There are about 200 of them, and the belief certainly seems widespread in the bowels of cyber-space that half of them are destined to disappear, or something like that, due to the cost of legal education relative to the actual professional outcomes in the current market (indeed, in some cases, even before the current economic crisis). Of course, we've already seen some law schools reduce enrollments, and others withdraw from the market for new faculty--so 'shrinkage' is already happening. But will accredited law schools actually close? Assume that there are no changes to the current student loan structure (i.e., the federal government still backs them), and assume that there is some improvement in the legal market in the years ahead. How many of the 200 accredited law schools do you think will close their doors over the next decade? UPDATE: So with 140 votes cast, here's the breakdown: 12% think no law schools will close in the next decade; 68% expect 1-10 to close; 14% expect 11-25 to close; 4% think 26-50 will close; and about 1% think more than 50 will close. So an overwhelming majority of respondents so far, 88%, expect at least one or more law schools to close, and nearly one in five expect a non-trivial number to close, i.e., 5% or more.
ANOTHER UPDATE: Several hours later and 209 votes, here's the breakdown:
POLL IS CLOSE and the results and discussion are here.
Friday, September 28, 2012
Ohio State's Davidoff in The New York Times; the key paragraph:
The problem of law school is one that is ubiquitous to higher education — the current model is inherently expensive but even today, lower-priced alternatives don’t seem to meet the standards or be desired by many students.
Thursday, September 27, 2012
When faculty groups effectively sue the school, there's trouble. And most departments apparently oppose President Sexton's development plans. (The Law School and Philosophy Department, two big beneficiaries of the Sexton era, are not signatories.)
(Thanks to Vicky Brandt for the pointer.)
Wednesday, September 26, 2012
Monday, September 24, 2012
Mr. Phillips writes, in reply to the criticisms noted last week:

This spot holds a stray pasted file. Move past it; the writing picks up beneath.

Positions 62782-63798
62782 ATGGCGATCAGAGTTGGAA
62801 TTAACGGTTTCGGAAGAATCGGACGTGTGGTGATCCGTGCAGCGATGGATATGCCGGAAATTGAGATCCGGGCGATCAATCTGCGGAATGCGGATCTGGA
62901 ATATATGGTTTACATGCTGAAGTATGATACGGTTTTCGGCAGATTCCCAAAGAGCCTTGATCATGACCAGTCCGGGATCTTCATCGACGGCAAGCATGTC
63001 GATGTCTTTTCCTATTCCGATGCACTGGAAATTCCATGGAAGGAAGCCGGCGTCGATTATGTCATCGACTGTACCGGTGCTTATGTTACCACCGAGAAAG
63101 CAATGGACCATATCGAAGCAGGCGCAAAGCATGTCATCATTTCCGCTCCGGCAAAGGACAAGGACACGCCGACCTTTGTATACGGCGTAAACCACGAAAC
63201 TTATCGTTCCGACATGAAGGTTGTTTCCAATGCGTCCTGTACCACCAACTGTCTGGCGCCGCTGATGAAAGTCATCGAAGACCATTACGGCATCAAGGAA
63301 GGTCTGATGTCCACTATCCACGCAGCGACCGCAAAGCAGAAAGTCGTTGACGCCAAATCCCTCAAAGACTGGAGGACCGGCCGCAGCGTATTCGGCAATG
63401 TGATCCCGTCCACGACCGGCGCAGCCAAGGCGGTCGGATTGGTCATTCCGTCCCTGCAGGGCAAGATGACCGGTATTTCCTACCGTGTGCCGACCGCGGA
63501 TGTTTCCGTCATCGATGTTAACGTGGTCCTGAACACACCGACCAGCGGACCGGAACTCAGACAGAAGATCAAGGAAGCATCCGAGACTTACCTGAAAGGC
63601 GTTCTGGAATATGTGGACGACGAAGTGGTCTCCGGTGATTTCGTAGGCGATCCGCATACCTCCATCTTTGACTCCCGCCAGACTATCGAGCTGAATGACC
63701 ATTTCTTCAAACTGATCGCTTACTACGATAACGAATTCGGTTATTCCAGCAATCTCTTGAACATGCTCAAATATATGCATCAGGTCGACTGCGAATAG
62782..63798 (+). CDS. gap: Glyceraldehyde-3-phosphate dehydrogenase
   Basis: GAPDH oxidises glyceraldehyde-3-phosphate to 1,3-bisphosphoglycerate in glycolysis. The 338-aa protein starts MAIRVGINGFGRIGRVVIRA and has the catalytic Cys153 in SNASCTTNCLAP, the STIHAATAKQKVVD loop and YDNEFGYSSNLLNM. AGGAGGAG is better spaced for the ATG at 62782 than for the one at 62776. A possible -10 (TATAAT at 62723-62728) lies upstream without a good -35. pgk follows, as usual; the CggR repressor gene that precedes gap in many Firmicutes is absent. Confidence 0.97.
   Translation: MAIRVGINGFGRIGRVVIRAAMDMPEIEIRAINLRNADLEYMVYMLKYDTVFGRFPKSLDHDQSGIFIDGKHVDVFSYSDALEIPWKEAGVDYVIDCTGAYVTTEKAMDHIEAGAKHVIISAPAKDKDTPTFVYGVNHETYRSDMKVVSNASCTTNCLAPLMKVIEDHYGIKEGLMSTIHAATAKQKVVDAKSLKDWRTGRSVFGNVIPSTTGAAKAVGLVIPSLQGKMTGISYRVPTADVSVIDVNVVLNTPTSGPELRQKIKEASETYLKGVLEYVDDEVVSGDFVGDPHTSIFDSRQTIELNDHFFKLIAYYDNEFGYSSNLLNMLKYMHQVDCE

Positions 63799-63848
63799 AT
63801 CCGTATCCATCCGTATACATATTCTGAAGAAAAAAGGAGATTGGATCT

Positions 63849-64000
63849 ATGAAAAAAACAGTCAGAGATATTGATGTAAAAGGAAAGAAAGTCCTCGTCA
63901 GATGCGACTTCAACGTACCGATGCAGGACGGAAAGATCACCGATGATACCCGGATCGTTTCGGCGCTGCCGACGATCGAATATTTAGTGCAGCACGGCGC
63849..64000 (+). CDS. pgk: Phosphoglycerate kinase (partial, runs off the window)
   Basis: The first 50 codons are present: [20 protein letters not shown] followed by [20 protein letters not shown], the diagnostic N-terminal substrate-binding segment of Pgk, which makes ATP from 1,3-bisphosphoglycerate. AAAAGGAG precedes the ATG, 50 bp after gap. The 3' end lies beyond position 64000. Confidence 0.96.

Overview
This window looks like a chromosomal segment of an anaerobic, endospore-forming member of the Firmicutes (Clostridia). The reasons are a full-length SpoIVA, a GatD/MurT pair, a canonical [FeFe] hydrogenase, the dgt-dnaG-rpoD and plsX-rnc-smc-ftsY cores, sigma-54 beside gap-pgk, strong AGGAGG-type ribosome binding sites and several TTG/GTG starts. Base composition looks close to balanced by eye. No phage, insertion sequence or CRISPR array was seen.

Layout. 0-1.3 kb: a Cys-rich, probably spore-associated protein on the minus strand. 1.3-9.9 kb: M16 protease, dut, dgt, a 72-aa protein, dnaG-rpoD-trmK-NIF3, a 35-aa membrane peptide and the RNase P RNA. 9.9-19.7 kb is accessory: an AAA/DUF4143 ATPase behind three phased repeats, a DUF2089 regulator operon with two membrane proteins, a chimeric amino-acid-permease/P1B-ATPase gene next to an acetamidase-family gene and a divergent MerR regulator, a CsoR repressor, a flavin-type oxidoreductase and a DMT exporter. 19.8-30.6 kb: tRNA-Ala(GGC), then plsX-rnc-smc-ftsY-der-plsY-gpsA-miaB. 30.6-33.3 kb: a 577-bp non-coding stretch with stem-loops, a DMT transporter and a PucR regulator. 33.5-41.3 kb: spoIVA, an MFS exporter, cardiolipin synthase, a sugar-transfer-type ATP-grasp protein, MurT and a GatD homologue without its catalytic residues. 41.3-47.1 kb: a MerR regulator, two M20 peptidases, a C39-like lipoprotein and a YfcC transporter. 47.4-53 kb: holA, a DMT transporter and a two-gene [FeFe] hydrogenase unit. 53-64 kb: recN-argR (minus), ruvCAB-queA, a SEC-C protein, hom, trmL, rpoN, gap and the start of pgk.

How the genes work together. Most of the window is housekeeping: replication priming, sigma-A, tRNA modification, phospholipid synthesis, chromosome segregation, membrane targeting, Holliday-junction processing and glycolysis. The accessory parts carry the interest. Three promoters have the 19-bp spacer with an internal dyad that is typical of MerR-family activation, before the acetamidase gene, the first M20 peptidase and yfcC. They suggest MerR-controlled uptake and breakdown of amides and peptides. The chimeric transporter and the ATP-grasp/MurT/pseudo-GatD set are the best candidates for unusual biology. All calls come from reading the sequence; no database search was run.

Prof. Leiter’s colleague’s concerns are about false positives, which would inflate scores. We find this the lesser evil, and thus diverged from the Leiter method by not using his sampling technique (which we failed to make clear in our methods section, and have since corrected) because we find the technique problematic from a sampling methodology and measurement theory perspective. Leiter looks at the first and last ten citations, counts up the number of “legitimate” ones, and multiplies that percentage by the total number of cites to get his initial raw value. Thus, someone with 1000 “cites” in Westlaw’s JLR, who had 16 legitimate cites of the first and last 10, would have a raw value of 800. This has three major problems. First, Leiter is using a non-random sample to represent the underlying population. That is a statistical no-no unless there is some kind of sophisticated statistical “correction.” Second, even if the sample was randomly drawn, it is too small to make useful inferences. The hypothetical professor we listed above (the average number of cites a professor had in our study was 976), with a random sample of 20 (with 16 legitimate), and 1000 total cites, would have a 95% confidence interval of 626-974, mean the “true” number of legitimate cites is most likely somewhere in that range—which is not very useful. Finally, the Leiter method makes it more difficult to compare scholars since some professors’ scores will be biased high and some biased low due to the non-random nature of the sampling, negating the value of the Leiter scores as a comparative metric, which is the only real value such scores have.